Loading…
CNS*2020 Online has ended
Welcome to the Sched instance for CNS*2020 Online! Please read the instruction document on detailed information on CNS*2020.
Back To Schedule
Sunday, July 19 • 7:00pm - 8:00pm
P209: A Predictive Model of Serotonergic Fiber Densities Based on Reflected Fractional Brownian Motion

Log in to save this to your schedule, view media, leave feedback and see who's attending!

Feedback form is now closed.
Skirmantas Janusonis, Ralf Metzler, Thomas Vojta

All vertebrate brains contain a dense matrix of thin axons (fibers) that release serotonin (5-hydroxytryptamine), a neurotransmitter that modulates a wide range of neural, glial, and vascular processes. Altered serotonergic fiber densities have been associated with a number of mental disorders and conditions, such as Autism Spectrum Disorder, Major Depressive Disorder, and exposure to 3,4-methylenedioxymethamphetamine (MDMA, "Ecstasy"). Also, serotonergic fibers can regrow in adulthood and therefore can support the functional recovery of the brain after injury. However, the processes that lead to the self-organization and plasticity of this fiber system remain poorly understood.

Our previous research has shown that the trajectories of serotonergic fibers in terminal fields can be modeled as random walks [1, 2]. We now introduce a computational model that is based on Fractional Brownian Motion (FBM), a continuous stochastic process that generalizes normal Brownian Motion and allows correlations between non-overlapping increments. The model capitalizes on the recently discovered properties of the reflected FBM (rFBM) in one- dimensional domains [3, 4].

FBM is parametrized by the Hurst index ( _H_ ) that allows subdiffusion ( _H_ < ½) and superdiffusion ( _H_ > ½). We show that in the superdiffusive regime rFBM-walks recapitulate some key features of regional serotonergic fiber densities, on the whole-brain scale. Specifically, by using supercomputing simulations of fibers as FBM-paths in two-dimensional brain-like domains, we demonstrate that the resultant steady-state distributions approximate the fiber distributions in mouse brain sections immunostained for the serotonin transporter (a marker for serotonergic fibers in the adult brain). These results do not sensitively depend on the _H_ -value (for _H_ > ½), precise estimates of which are currently difficult to obtain experimentally.

This novel framework can support predictive descriptions and manipulations of the serotonergic matrix and it can be further extended to incorporate the detailed physical properties of the fibers and their environment. We also show that this neuroscience-motivated approach can stimulate theoretical investigations of rFBM in two- and three-dimensional domains, with potential applications in other fields of science.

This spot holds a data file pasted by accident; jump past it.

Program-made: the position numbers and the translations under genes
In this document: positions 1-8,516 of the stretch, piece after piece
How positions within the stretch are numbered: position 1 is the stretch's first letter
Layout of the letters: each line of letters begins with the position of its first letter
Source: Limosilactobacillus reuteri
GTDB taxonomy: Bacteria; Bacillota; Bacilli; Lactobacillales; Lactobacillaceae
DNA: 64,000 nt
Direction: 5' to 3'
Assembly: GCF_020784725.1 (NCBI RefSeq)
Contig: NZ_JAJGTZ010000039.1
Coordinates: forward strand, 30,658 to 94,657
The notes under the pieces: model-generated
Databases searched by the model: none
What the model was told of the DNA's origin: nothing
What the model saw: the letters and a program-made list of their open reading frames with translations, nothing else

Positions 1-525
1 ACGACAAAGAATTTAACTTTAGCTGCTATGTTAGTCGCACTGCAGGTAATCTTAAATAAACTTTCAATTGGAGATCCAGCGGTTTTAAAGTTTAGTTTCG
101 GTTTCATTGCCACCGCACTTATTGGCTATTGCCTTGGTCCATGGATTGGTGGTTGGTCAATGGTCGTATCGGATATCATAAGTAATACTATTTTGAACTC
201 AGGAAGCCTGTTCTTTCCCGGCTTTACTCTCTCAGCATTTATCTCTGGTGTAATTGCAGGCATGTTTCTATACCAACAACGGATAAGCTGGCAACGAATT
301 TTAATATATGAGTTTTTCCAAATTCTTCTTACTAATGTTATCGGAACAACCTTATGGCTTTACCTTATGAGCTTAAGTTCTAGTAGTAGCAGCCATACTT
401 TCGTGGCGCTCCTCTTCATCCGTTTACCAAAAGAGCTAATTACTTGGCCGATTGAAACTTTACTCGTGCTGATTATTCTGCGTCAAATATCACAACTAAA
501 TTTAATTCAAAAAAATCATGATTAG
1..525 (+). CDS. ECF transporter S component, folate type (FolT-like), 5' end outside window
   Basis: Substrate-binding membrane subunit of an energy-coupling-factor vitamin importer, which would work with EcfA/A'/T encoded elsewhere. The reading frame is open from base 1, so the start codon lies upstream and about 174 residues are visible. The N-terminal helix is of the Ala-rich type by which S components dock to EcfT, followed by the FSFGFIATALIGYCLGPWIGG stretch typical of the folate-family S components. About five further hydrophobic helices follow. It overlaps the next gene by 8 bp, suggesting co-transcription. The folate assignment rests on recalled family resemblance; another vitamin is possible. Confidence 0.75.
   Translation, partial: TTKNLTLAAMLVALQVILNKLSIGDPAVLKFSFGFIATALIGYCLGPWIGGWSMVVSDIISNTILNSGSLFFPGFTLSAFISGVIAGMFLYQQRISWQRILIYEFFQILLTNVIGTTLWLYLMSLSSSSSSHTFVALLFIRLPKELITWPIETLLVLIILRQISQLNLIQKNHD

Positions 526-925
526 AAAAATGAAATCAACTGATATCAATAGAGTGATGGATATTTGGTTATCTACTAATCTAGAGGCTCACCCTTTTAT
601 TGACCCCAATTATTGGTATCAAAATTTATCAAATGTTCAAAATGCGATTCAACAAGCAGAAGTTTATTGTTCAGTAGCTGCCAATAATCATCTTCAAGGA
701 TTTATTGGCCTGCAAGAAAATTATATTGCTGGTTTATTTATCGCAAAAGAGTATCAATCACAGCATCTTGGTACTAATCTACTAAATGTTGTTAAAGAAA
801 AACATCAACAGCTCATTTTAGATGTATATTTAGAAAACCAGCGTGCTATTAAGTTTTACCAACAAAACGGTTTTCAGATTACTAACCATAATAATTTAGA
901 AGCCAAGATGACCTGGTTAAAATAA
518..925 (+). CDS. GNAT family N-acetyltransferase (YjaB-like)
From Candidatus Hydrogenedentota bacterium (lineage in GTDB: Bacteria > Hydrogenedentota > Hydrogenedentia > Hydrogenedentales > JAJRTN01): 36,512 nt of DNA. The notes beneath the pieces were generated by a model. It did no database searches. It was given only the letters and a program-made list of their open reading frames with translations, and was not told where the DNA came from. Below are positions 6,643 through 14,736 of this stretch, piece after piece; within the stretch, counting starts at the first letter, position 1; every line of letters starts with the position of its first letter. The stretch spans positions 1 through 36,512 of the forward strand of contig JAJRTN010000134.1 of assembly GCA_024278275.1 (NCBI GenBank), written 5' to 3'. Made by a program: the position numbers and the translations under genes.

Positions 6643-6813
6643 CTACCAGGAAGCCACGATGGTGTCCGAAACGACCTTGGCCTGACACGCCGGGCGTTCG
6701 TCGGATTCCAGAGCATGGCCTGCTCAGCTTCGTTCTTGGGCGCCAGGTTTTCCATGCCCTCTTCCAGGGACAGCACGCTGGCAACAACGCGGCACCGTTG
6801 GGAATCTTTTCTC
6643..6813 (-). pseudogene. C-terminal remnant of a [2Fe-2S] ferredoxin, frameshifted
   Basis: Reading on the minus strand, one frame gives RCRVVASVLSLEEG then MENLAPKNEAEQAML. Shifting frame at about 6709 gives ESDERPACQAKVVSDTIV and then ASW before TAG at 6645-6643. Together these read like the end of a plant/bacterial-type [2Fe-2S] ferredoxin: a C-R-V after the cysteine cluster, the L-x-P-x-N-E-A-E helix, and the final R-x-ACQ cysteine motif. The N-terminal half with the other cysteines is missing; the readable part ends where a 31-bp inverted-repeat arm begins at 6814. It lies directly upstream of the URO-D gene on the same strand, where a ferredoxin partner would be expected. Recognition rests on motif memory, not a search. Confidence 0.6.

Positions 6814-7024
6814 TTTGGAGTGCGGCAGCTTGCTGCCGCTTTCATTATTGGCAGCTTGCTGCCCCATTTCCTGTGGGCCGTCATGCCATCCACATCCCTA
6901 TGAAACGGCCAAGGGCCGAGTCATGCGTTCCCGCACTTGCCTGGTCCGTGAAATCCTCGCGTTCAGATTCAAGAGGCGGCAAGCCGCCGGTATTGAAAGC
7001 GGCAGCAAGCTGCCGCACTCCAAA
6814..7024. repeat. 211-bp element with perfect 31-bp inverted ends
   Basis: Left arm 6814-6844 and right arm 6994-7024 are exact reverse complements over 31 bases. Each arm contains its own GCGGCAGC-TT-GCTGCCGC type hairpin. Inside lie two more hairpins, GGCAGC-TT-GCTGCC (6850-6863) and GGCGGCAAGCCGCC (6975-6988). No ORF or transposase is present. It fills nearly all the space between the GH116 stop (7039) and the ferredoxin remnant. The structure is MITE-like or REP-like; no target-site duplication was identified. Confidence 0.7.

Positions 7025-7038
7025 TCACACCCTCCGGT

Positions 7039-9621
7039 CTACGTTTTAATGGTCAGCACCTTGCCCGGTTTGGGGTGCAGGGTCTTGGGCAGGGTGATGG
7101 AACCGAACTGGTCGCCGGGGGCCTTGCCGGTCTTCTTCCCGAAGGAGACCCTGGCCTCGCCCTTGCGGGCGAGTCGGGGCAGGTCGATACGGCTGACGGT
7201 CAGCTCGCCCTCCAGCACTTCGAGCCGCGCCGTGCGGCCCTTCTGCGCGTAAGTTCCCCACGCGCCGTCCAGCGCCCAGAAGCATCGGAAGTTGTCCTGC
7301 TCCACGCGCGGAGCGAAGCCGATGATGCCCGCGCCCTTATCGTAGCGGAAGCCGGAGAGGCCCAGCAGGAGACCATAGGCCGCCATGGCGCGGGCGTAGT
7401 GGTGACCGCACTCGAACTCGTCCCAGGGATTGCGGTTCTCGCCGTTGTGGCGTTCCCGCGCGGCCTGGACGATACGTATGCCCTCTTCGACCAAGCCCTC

Acknowledgements This research is funded by the National Science Foundation (grants #1822517 and #1921515 to SJ), the National Institute of Mental Health (grant #MH117488 to SJ), the California NanoSystems Institute (Challenge grants to SJ), the Research Corporation for Science Advancement (a Cottrell SEED Award to TV), and the German Research Foundation (DFG grant #ME 1535/7-1 to RM), and the Foundation of Polish Science (an Alexander von Humboldt Polish Honorary Research Scholarship to RM).

References [1] Janušonis S., Detering N. A stochastic approach to serotonergic fibers in mental disorders. Biochimie. 2019, 161, 15-22. [2] Janušonis S., Mays K.C., Hingorani M.T. Serotonergic fibers as 3D-walks. ACS Chem Neurosci. 2019, 10, 3064-3067. [3] Wada A.H.O., Vojta, T. Fractional Brownian motion with a reflecting wall. Phys. Rev. E. 2018, 97, 020102. [4] Guggenberger T., Pagnini G., Vojta T., Metzler R. Fractional Brownian motion in a finite interval: correlations effect depletion or accretion zones of particles near boundaries. New J. Phys. 2019, 21, 022002.

Speakers
avatar for Skirmantas Janusonis

Skirmantas Janusonis

Associate Professor, University of California, Santa Barbara
My laboratory investigates the self-organization of the brain serotonergic matrix. Our research is inherently interdisciplinary and spans molecular neurobiology, advanced microscopy (including live imaging with holotomography, super-resolution microscopy), midbrain neuronal cell cultures... Read More →


Sunday July 19, 2020 7:00pm - 8:00pm CEST
Slot 16